Over the last years, the single consistent window to my world was a series of untitled photographs on Tumblr, titled In The Studio. I started it on the 15th of June, 2011 – a few months after my father died.
The photo's are a mix of art, sex, mental illness and my struggle to complete the last of my enamel paintings alone (after multiple production issues with materials and assistants). As I wrote in 2012, the photographs at In The Studio are an ongoing exploration of one contemporary woman's life as an artist, without the usual fey, girlish jitters. They are unflinchingly candid (and not just in their occasional depiction of sex), reflecting a life-long refusal to draw a line between the personal and the professional. The most explicit images are meant to disturb, to make one pause and think. At the same time, they consciously reference the media-saturated, reality-based, gossip-obsessed age in which we all live and work. You can read the rest of my statement here.
The last photograph is from 2015. It was taken at the private psychiatric hospital where I've been treated since 2012. I was exhausted after trialling Chlorpromazine. I had hoped the medication would help me force past the restrictions of my body and mind so I could paint like an unemotional machine. My plan backfired. Instead, I had a severe dystonic reaction. Muscles seized up, limbs jerked uncontrollably. My speech was interrupted by long pauses and stutters. Even my face twitched relentlessly. For over a month I struggled to walk or hold cutlery. Taking photographs was a physical impossibility.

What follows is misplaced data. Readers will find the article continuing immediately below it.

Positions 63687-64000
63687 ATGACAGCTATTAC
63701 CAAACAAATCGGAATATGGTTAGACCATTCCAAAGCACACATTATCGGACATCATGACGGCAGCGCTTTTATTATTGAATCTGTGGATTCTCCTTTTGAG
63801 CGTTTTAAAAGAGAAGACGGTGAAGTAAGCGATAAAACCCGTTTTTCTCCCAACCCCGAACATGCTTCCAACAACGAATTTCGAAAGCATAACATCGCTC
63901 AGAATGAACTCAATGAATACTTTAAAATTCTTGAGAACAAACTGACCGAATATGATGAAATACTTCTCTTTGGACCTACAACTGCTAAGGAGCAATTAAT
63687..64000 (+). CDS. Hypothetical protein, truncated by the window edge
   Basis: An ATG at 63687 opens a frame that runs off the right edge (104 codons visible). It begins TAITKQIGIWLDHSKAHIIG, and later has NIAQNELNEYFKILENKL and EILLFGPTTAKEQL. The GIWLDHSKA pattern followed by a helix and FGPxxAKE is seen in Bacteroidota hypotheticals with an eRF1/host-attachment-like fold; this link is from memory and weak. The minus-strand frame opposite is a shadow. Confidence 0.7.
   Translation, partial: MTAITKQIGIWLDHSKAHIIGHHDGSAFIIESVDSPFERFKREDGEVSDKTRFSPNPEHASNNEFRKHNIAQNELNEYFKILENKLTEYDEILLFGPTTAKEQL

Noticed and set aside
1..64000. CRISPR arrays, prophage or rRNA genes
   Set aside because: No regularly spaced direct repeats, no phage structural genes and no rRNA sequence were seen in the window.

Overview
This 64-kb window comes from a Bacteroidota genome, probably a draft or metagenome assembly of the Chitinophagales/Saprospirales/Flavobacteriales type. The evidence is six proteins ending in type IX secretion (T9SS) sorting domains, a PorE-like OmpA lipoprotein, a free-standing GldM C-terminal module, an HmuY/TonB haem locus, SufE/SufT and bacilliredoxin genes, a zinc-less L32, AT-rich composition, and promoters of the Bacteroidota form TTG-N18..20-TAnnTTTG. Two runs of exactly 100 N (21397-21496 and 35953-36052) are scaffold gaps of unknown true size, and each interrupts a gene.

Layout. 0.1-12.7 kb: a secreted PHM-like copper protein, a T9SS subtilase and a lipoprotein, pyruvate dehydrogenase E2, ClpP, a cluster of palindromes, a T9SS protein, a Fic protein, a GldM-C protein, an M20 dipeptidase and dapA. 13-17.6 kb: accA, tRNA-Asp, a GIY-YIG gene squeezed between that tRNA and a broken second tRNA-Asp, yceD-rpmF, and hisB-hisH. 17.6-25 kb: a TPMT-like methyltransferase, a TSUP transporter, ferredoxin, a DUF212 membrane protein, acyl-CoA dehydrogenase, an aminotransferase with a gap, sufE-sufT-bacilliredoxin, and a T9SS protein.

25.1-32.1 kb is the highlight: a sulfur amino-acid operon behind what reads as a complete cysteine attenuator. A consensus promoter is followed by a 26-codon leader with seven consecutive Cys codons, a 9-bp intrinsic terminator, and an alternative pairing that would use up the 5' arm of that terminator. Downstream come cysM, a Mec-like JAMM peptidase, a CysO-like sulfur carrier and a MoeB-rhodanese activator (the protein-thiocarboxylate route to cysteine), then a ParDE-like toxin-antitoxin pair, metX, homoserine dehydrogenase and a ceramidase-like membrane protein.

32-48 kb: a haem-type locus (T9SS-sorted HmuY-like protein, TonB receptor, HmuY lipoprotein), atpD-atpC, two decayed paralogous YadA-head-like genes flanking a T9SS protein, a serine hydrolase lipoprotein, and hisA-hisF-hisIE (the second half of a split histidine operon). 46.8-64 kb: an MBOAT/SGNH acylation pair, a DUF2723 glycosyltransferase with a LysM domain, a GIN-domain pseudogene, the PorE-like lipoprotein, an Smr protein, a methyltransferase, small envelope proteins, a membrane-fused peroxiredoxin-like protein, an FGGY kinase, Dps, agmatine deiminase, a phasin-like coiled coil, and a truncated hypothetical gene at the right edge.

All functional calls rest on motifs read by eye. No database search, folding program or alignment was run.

Nine months later my fine motor skills are still recovering. I can take photo's again but I still can't draw or paint precisely. I don't know how long it will last or if the damage is permanent. Either way, life goes on.
Instead of continuing In The Studio on Tumblr I will post short photo' essays here, integrated with the rest of my work. I am not a photographer – I simply want to create a record. I see photographs as a reflection of my external reality. Glimpses of my internal experience can be seen in the art I make.
The raw, ongoing narrative of my life remains elemental to my identity as an artist. As my work and personal life are entangled, they are often (not always intentionally) revelatory and intimate. I expose myself not to receive flattery but to create a connection with those who view my work that’s as intimate and as open as possible.
Do I still have secrets? Yes. And no, I won’t reveal them.
Above: The final photograph from In The Studio, 2011 to 2015.